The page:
They suggest engaging the community in downtown revitalization through various strategies such as making Main Street a destination for community events such as art walks or displays, street festivals, farmers markets, etc.

Principle 5: Coordinate policies and leverage investments within the community and between the gateway community and public lands.

The writers of the assessment say Sweet Home is well-positioned to take advantage of opportunities for funding and other support, and to leverage the partnerships it has already begun establishing toward that end.

“Communities that demonstrate vision, a sense of purpose in action and strong diverse partnerships are more likely to receive public and private funding to take on new projects,” they say.

“In a competitive market, corporations, foundations and even government agencies want to invest in ideas and initiatives with the possibility of strong returns. Through demonstrated partnerships with its nearby federal land managers, participation in the efforts of SHALC (Sweet Home All Lands Collaborative), the technical assistance of RTCA (Rivers, Trails and Conservation Assistance Program) and the FHWA Federal Lands Livability Initiative and the significant action to date towards building economic development and improving quality of life, Sweet Home has demonstrated its commitment to livability and local economic success.”

The report lists various collaborative efforts and programs the city has engaged in with other agencies to improve the community, and recommends that it “use the momentum generated from these initiatives to leverage the investments and attract new partners.”

It recommends a list of potential revenue sources and programs the community may be able to tap into to develop funding for projects that will improve livability. It stresses the importance of engaging “key players” in the legislature and in Congress “in discussions regarding public safety, economic development, homelessness, and education—the most pressing priorities for improving livability in Sweet Home” and placing itself on the “radar of influential leaders.”

It also emphasizes the importance of aligning the community’s goals with those of the county and surrounding public land managers, and of looking for support on the regional level beyond the county borders, including area colleges and universities.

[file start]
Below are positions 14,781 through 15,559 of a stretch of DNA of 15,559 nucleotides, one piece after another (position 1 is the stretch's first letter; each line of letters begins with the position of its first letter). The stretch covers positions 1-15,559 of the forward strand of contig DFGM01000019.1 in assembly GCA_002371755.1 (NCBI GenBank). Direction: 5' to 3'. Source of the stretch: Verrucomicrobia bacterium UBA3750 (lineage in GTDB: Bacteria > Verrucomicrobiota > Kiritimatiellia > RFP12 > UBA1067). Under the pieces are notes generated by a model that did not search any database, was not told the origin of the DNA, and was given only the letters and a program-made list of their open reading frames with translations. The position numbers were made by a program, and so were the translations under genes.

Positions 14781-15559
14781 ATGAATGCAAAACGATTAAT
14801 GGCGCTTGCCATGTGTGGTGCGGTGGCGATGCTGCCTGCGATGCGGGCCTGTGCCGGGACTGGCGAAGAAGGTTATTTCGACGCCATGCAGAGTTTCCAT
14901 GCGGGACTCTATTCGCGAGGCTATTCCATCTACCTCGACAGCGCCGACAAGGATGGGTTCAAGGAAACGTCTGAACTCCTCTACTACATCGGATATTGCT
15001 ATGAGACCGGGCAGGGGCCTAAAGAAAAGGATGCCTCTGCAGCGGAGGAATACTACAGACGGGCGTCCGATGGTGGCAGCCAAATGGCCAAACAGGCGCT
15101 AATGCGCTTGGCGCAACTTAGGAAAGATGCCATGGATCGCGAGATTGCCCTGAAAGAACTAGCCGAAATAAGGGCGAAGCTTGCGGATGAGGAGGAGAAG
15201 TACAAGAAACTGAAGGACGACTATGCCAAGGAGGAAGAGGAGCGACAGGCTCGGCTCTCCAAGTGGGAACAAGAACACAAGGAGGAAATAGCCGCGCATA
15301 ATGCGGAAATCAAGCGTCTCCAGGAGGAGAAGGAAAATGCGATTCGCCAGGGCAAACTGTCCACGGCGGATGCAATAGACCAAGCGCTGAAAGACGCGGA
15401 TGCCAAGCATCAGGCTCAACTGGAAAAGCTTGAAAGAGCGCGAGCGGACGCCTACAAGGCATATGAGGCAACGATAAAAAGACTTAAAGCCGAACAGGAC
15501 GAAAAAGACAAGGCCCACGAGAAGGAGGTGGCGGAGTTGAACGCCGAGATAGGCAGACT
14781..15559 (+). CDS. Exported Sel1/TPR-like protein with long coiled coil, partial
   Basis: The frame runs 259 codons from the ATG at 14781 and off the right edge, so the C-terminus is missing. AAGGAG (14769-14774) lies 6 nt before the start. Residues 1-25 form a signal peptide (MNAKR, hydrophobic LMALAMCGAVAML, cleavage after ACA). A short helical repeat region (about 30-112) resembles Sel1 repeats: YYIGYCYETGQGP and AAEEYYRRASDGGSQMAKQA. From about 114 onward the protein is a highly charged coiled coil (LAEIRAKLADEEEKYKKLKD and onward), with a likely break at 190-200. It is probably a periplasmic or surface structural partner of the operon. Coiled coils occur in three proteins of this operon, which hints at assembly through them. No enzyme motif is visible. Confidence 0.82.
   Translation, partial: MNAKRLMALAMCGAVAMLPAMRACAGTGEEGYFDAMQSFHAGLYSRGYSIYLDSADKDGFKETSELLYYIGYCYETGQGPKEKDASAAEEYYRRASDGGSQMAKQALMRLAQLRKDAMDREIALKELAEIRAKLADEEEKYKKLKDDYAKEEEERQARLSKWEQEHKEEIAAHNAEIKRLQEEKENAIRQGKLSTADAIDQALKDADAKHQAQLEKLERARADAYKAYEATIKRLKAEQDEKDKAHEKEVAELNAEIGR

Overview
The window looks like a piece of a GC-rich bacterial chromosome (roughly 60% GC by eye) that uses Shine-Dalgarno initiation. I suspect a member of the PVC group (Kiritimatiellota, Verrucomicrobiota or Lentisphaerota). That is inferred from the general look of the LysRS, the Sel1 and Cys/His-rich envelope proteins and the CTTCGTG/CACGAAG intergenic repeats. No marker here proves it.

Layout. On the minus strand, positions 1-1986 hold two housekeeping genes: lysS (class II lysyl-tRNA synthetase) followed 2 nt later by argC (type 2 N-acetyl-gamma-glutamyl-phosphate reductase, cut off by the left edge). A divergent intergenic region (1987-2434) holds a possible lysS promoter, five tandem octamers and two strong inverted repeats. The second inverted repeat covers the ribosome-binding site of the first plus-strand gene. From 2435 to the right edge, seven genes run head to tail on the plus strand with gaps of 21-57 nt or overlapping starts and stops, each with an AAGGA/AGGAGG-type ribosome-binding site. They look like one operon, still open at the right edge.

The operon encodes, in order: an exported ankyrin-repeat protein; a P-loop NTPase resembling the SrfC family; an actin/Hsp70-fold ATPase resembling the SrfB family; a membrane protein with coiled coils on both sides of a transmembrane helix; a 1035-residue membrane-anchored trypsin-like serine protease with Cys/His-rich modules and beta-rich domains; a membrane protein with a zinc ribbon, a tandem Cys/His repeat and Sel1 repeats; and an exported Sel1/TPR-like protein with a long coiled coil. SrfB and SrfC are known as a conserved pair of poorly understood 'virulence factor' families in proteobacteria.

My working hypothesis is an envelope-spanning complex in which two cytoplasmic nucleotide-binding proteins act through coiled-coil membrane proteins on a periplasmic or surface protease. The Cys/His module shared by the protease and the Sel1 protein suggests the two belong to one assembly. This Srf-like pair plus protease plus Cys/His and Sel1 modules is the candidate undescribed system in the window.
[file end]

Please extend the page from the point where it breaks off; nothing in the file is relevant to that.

Principle 6: Value communities, neighborhoods and landscapes and the area’s natural, cultural heritage and recreational assets that foster social, economic and public health.

The writers of the report emphasize the importance of engaging the younger generations in planning for the future and revitalization efforts and cultivating their “stewardship and pride” in the community and its natural resources.

Their report encourages mentoring, job shadowing, public service and rewards programs for local youth. It recommends similar efforts to provide opportunities for veterans specifically and volunteers in general.

A somewhat different set of recommendations include developing programs to support community awareness of healthy living and looking for ways to attract medical professionals to work in the community and educating local residents about medical career opportunities.

Martin said the report advocates some things that Sweet Home is already working on, particularly in the area of tourism and recreation, not necessarily as an end-all, but as another economic driver for the community.

Martin said local team members will be “shopping the report around” to local service clubs and organizations interested in Sweet Home’s future.

“Hopefully, that will lead up to a huge community workshop in March,” he said. “We want to make sure there is a deep, broad awareness of this report throughout the community.”

He said absolute buy-in is not necessarily the goal.

“There’s always an opportunity for support or hesitation or nonsupport in those areas,” Martin said. “The biggest thing will be getting feedback from the community. When the assessment team returns, hopefully we can have a fairly robust conversation about what to do and which areas to pursue.

“There are a lot of things that may be desirable to pursue right away. Others, people might want to save for dessert or leave in the chafing dish.”